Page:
The treatments--creams and soaps--fill the shelves of Hong Kong cosmetic stores. In Taiwan, whitening products accounted for as much as 35 percent of cosmetic store sales, according to a 2004 International Market Research Report conducted by Industry Canada.
"In Hong Kong, whitening is very popular, if not the most popular skin treatment," said Yuen. "Every big brand offers a whitening and moisturizing line."
Many whitening creams contain hydroquinone, a pigment-altering agent that has been linked to cancer. A 2000 study in the British journal Carcinogenesis found a link between hydroquinone exposure and genetic damage, specifically aneusomy, a condition linked to breast cancer. And a July 2008 Canadian government report noted that the chemical can also potentially cause liver or kidney damage.
Products using the chemical are banned in England and deemed risky--although not prohibited--by the Food and Drug Administration in the United States, which has little regulatory authority over cosmetics. The European Commission considers hydroquinone a substance that causes concern because of its possible carcinogenic effects but says more investigation is required.
Despite the warnings, Hong Kong women aren't likely to change habits soon, said Virginia P'an, a business analyst and the chair and CEO of China Pacific Partners, based in Westport, Conn.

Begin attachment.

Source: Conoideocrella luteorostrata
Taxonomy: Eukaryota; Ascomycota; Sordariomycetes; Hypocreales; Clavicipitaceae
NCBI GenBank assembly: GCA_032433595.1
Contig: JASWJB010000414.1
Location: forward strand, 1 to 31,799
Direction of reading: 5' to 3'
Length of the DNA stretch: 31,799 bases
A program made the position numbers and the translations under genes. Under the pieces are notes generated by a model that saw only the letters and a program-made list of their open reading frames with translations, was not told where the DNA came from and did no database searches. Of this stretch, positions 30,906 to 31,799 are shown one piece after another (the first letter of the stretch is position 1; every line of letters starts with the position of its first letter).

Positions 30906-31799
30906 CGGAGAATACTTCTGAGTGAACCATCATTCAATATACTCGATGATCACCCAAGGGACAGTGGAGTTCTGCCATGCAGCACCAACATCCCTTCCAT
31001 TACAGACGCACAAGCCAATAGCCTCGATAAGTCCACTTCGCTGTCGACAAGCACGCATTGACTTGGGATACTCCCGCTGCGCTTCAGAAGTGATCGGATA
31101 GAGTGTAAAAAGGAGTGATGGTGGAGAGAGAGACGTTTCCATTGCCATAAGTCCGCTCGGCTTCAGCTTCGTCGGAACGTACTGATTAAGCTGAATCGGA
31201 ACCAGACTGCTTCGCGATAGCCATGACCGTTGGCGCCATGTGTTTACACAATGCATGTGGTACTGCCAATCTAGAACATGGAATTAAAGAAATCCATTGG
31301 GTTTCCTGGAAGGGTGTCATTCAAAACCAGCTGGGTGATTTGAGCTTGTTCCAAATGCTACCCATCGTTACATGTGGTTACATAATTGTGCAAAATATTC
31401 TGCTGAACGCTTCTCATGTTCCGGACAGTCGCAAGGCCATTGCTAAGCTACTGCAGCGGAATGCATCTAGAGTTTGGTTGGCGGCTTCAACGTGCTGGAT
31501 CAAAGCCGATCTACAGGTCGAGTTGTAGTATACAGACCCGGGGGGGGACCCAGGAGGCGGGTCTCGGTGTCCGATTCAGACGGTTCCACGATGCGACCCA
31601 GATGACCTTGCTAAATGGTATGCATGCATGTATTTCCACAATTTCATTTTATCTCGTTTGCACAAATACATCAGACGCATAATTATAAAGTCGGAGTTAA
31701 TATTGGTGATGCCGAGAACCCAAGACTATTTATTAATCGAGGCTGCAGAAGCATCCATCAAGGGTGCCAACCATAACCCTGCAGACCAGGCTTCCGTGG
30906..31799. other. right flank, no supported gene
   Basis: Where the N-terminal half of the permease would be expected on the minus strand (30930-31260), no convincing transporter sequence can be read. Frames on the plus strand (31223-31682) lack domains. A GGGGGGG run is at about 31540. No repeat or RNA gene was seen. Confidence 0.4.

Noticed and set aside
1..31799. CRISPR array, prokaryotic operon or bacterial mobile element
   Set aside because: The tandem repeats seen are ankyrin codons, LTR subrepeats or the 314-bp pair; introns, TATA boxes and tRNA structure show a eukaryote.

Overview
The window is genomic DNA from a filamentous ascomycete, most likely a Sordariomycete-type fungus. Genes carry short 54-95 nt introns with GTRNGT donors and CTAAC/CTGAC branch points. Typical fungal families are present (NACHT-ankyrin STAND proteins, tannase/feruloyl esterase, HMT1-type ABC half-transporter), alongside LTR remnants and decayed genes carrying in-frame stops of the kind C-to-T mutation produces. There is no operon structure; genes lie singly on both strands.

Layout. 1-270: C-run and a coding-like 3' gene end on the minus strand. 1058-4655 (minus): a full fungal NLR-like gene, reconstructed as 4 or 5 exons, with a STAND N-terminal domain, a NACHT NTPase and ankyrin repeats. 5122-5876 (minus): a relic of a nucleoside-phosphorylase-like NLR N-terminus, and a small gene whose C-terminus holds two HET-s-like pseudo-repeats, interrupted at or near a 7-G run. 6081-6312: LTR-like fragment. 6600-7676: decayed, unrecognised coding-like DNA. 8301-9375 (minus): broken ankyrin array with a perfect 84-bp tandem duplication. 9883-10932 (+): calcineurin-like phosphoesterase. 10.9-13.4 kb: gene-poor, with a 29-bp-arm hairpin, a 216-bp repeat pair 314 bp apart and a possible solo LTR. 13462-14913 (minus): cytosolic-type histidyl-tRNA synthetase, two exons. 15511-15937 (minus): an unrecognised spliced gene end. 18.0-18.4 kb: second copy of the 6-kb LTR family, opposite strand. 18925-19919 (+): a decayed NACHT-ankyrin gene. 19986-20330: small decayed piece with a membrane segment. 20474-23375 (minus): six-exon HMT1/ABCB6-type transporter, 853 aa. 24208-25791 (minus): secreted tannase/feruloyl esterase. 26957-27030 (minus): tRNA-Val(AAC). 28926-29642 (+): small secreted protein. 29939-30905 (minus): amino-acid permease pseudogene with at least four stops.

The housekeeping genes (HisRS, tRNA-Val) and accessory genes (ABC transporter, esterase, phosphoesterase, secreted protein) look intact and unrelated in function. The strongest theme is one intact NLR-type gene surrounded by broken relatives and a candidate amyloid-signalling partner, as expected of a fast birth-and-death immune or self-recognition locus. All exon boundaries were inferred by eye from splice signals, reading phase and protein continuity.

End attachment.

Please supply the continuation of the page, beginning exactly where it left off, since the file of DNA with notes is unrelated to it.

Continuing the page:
P'an, who has worked in the Pacific region, including Hong Kong, for 30 years, says little of the advertising toward women has changed in that time.
"A good part of Asia is still an agrarian society. Being whiter-skinned shows you aren't a laborer or a farm worker," she said. "These are cultural trends that are not going to shift overnight. It's only new if you haven't been in Asia before."
P'an added that the ideal should be understood in a cultural context: It's "basically harmless" except for its effect on women's pocketbooks.
But some academics refuse to write off the demand for whiteness as a mere cultural preference. In a 2003 paper, professors Pat Goon and Allison Craven of Monash University in Malaysia chalked up skin whitening to the creation of a "hybrid creature, a dream-doll with Asian features and Caucasian skin."
Wacoal denies the ads are promoting an imposed foreign standard. "We are not trying to make women change," said Wacoal spokesperson Ellis Hui. The body image presented in the ad about the sculpted woman, along with the skin tone change, is part of the total image, she said.